Amazon RDS continuously monitors the health of your Amazon Aurora database and underlying EC2 instance. In the event of database failure, Amazon RDS will automatically restart the database and associated processes. Amazon Aurora does not require crash recovery replay of database redo logs, greatly reducing restart times. It also isolates the database buffer cache from database processes, allowing the cache to survive a database restart.
Multi-AZ Deployments with Aurora Replicas
On instance failure, Amazon Aurora uses RDS Multi-AZ technology to automate failover to one of up to 15 Amazon Aurora Replicas you have created in any of three Availability Zones. If no Amazon Aurora Replicas have been provisioned, in the case of a failure, Amazon RDS will attempt to create a new Amazon Aurora DB instance for you automatically. Minimize failover time with the AWS JDBC Driver for MySQL, an open source driver that can be used as a drop-in replacement for the MySQL Connector/J driver.
For globally distributed applications you can use Global Database, where a single Aurora database can span multiple AWS regions to enable fast local reads and quick disaster recovery. Global Database uses storage-based replication to replicate a database across multiple AWS Regions, with typical latency of less than 1 second. You can use a secondary region as a backup option in case you need to recover quickly from a regional degradation or outage. A database in a secondary region can be promoted to full read/write capabilities in less than 1 minute.
Fault-Tolerant and Self-Healing Storage
Each 10GB chunk of your database volume is replicated six ways, across three Availability Zones. Amazon Aurora storage is fault-tolerant, transparently handling the loss of up to two copies of data without affecting database write availability and up to three copies without affecting read availability. Amazon Aurora storage is also self-healing; data blocks and disks are continuously scanned for errors and replaced automatically.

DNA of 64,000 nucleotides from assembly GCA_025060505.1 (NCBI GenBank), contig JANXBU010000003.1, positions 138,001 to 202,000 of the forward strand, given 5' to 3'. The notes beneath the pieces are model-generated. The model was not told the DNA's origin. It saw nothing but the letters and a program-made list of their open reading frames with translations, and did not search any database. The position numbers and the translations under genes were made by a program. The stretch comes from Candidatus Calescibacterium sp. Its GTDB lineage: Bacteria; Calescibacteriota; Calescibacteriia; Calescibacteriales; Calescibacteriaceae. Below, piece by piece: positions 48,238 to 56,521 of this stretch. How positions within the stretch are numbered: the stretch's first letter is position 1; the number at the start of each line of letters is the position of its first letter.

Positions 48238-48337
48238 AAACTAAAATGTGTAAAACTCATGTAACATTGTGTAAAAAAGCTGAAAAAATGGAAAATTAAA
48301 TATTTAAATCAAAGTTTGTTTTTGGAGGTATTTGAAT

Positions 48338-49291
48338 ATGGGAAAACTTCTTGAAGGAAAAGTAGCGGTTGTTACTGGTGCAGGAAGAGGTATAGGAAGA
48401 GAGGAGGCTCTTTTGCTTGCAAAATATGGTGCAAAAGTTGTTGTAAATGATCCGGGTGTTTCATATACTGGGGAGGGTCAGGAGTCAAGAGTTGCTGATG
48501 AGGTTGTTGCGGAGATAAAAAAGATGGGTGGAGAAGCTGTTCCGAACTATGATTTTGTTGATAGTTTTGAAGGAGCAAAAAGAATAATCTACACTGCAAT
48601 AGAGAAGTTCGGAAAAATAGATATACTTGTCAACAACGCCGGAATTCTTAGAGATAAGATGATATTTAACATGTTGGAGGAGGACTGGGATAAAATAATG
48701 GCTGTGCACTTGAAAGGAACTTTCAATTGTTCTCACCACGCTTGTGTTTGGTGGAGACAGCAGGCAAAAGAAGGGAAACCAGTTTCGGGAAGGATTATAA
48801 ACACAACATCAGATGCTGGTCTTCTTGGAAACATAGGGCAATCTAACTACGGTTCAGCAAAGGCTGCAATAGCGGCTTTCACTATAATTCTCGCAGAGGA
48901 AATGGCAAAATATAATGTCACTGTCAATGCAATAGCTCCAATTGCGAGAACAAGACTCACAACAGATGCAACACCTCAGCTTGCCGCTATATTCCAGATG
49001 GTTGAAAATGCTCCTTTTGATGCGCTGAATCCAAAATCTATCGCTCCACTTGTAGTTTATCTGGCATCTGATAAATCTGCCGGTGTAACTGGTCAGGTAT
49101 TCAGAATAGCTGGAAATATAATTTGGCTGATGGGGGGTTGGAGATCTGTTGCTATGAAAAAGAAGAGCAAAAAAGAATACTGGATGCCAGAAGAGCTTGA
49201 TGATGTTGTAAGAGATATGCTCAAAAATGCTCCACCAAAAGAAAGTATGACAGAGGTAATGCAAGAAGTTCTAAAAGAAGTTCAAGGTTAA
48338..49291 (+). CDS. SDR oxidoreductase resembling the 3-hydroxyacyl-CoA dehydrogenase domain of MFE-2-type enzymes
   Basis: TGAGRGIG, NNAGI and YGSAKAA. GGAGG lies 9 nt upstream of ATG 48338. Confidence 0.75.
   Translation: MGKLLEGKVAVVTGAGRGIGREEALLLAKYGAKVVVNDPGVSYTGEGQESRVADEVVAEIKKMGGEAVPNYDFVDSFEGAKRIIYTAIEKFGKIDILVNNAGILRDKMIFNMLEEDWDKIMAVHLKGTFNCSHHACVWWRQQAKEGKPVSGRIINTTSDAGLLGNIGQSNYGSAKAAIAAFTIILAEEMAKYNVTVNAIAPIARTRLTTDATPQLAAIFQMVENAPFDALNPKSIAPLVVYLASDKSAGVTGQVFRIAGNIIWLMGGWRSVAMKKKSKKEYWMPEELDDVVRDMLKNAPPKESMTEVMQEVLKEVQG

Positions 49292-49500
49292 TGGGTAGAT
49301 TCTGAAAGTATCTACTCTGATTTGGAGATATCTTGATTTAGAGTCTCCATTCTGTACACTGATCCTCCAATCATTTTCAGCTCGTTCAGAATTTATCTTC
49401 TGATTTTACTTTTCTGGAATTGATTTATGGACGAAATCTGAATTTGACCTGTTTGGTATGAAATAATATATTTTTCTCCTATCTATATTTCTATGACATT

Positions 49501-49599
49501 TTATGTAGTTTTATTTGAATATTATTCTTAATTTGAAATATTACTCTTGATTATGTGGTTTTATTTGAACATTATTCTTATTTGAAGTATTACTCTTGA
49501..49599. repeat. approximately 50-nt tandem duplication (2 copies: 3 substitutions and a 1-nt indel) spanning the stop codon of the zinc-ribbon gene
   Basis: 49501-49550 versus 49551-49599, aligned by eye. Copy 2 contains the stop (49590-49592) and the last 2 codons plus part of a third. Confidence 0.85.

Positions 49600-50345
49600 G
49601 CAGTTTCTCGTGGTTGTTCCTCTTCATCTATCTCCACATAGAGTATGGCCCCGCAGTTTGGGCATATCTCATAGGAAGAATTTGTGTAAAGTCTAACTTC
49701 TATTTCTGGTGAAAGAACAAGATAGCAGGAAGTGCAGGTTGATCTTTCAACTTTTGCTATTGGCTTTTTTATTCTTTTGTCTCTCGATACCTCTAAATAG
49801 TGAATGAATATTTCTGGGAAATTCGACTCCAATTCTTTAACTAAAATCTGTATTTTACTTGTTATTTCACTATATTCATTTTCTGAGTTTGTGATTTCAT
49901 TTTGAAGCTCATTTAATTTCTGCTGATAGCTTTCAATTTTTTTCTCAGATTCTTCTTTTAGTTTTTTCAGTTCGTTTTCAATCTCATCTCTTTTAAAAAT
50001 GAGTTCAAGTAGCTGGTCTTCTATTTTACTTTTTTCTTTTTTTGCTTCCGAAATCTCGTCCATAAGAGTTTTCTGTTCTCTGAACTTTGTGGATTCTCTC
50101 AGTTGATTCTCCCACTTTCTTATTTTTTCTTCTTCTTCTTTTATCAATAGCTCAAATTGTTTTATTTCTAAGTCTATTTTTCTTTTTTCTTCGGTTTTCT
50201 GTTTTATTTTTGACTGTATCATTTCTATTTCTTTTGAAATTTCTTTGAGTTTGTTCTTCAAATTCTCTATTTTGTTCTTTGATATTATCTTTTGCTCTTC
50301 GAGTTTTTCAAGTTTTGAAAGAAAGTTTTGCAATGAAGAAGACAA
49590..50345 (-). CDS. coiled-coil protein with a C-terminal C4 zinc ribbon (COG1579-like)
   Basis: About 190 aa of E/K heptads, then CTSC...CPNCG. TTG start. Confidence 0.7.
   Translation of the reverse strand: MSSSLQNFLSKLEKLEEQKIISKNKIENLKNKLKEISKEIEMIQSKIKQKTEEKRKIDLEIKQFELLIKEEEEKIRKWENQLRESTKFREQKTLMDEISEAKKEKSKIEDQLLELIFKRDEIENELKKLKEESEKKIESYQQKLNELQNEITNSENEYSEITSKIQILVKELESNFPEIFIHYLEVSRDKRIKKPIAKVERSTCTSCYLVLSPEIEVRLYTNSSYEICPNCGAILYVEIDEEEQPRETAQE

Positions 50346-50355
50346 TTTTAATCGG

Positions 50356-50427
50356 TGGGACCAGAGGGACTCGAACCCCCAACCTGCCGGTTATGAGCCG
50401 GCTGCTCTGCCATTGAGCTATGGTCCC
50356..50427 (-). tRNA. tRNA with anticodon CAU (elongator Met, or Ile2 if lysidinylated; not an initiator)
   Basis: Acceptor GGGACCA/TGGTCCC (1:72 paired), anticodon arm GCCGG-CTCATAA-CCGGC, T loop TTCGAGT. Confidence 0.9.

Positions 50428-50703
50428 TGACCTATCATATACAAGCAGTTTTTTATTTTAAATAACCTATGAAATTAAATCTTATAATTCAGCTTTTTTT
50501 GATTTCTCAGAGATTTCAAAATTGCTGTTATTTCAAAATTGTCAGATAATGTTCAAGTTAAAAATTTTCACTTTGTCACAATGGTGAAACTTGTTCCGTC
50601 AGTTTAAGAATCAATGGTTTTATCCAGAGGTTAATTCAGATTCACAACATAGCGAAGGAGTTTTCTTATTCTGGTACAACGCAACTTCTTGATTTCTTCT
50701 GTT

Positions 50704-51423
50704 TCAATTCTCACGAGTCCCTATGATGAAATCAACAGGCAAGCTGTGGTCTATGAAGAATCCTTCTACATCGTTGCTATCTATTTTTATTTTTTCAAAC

Automatic, Continuous, Incremental Backups and Point-in-Time Restore
Amazon Aurora's backup capability enables point-in-time recovery for your instance. This allows you to restore your database to any second during your retention period, up to the last five minutes. Your automatic backup retention period can be configured up to thirty-five days. Automated backups are stored in Amazon S3, which is designed for 99.999999999% durability. Amazon Aurora backups are automatic, incremental, and continuous and have no impact on database performance.
DB Snapshots are user-initiated backups of your instance stored in Amazon S3 that will be kept until you explicitly delete them. They leverage the automated incremental snapshots to reduce the time and storage required. You can create a new instance from a DB Snapshot whenever you desire.
Backtrack lets you quickly move a database to a prior point in time without needing to restore data from a backup. This lets you quickly recover from user errors, such as dropping the wrong table or deleting the wrong row. When you enable Backtrack, Aurora will retain data records for the specified Backtrack duration. For example, you could set up Backtrack to allow you to move your database up to 72 hours back. Backtrack completes in seconds, even for large databases, because no data records need to be copied. You can go backwards and forwards to find the point just before the error occurred.
Backtrack is also useful for development & test, particularly in situations where your test deletes or otherwise invalidates the data. Simply backtrack to the original database state, and you're ready for another test run. You can create a script that calls Backtrack via an API and then runs the test, for simple integration into your test framework.
Amazon Aurora runs in Amazon VPC, which allows you to isolate your database in your own virtual network, and connect to your on-premises IT infrastructure using industry-standard encrypted IPsec VPNs. To learn more about Amazon RDS in VPC, refer to the Amazon RDS User Guide. In addition, using Amazon RDS, you can configure firewall settings and control network access to your DB Instances.